Nonconvex Optimization Algorithms for Structured Matrix Estimation in Large-Scale Data Applications

Doctoral Dissertation uoadl:2778669 229 Read counter

Department of Informatics and Telecommunications
Deposit date:
Giampouras Paraskevas
Dissertation committee:
Αθανάσιος Ροντογιάννης, Διευθυντής Ερευνών, Εθνικό Αστεροσκοπείο Αθηνών
Κωνσταντίνος Κουτρούμπας, Διευθυντής Ερευνών, Εθνικό Αστεροσκοπείο Αθηνών
Σέργιος Θεοδωρίδης, Καθηγητής, Τμήμα Πληροφορικής και Τηλεπικοινωνιών, ΕΚΠΑ
Πέτρος Μαραγκός, Καθηγητής, Σχολή Ηλεκτρολόγων Μηχανικών και Μηχανικών Η/Υ, ΕΜΠ
Νικόλαος Καλουπτσίδης, Καθηγητής, Τμήμα Πληροφορικής και Τηλεπικοινωνιών, ΕΚΠΑ
Κωνσταντίνος Μπερμπερίδης, Καθηγητής, Τμήμα Μηχανικών Η/Υ & Πληροφορικής, Πανεπιστήμιο Πατρών
Ελευθέριος Κοφίδης, Αναπληρωτής Καθηγητής, Τμήμα Στατιστικής Και Aσφαλιστικής Eπιστήμης, Πανεπιστήμιο Πειραιώς
Original Title:
Nonconvex Optimization Algorithms for Structured Matrix Estimation in Large-Scale Data Applications
Translated title:
Nonconvex Optimization Algorithms for Structured Matrix Estimation in Large-Scale Data Applications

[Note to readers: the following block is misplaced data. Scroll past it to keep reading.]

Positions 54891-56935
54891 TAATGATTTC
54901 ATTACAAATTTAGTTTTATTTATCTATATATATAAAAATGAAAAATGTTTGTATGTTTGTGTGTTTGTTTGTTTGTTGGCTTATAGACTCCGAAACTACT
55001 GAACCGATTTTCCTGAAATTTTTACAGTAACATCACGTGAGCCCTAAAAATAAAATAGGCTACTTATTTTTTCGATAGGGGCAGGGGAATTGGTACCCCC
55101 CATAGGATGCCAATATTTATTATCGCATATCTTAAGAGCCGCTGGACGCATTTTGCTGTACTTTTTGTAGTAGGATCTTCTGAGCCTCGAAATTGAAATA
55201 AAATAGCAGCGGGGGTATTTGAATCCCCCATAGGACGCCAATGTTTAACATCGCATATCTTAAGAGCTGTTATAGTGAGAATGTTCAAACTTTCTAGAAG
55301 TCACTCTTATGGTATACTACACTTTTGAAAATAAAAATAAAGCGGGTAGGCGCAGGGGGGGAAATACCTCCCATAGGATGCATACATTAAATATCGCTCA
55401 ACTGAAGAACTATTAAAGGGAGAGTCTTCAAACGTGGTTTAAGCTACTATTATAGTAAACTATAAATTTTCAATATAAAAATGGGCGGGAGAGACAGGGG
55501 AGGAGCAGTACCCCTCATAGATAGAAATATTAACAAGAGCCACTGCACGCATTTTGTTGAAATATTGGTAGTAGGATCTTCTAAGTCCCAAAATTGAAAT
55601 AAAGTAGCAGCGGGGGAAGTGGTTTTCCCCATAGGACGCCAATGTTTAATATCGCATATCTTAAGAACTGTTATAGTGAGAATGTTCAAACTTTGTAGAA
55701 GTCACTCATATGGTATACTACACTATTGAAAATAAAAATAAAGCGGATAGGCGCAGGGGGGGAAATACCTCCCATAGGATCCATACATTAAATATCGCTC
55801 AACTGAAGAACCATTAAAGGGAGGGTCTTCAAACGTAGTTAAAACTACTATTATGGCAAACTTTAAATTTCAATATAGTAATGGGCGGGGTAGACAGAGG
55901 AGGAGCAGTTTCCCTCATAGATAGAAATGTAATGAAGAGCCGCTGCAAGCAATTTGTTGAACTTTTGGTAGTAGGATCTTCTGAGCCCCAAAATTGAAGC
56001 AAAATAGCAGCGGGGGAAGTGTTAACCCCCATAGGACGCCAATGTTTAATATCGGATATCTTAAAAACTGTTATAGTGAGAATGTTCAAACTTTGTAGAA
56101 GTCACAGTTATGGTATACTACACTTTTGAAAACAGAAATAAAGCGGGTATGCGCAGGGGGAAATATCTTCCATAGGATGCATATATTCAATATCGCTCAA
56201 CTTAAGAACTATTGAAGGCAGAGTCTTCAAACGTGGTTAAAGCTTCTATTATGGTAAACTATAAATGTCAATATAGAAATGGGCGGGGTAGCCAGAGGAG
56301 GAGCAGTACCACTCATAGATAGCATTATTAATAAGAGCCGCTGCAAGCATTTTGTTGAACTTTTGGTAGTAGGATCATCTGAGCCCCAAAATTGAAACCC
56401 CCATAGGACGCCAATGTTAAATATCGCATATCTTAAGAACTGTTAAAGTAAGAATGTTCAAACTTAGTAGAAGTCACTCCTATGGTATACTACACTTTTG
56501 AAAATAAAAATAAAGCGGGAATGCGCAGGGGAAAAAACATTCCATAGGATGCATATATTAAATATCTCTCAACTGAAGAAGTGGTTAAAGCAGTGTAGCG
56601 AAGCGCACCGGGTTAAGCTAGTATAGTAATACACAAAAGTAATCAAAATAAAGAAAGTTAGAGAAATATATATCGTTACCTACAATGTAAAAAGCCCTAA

Structured matrix estimation belongs to the family of learning tasks whose main goal is to reveal low-dimensional embeddings of high-dimensional data. Nowadays, this task appears in various forms in a plethora of signal processing and machine learning applications. In the present thesis, novel mathematical formulations for three different instances of structured matrix estimation are proposed. Concretely, the problems of a) simultaneously sparse, low-rank and nonnegative matrix estimation, b) low-rank matrix factorization and c) online low-rank subspace learning and matrix completion, are addressed and analyzed. In all cases, it is assumed that data are generated by a linear process, i.e., we deal with linear measurements. A suite of novel and efficient {\it optimization algorithms} amenable to handling {\it large-scale data} are presented. A key common feature of all the introduced schemes is {\it nonconvexity}. It should be noted that albeit nonconvexity complicates the derivation of theoretical guarantees (contrary to convex relevant approaches, which - in most cases - can be theoretically analyzed relatively easily), significant gains in terms of the estimation performance of the emerging algorithms have been recently witnessed in several real practical situations.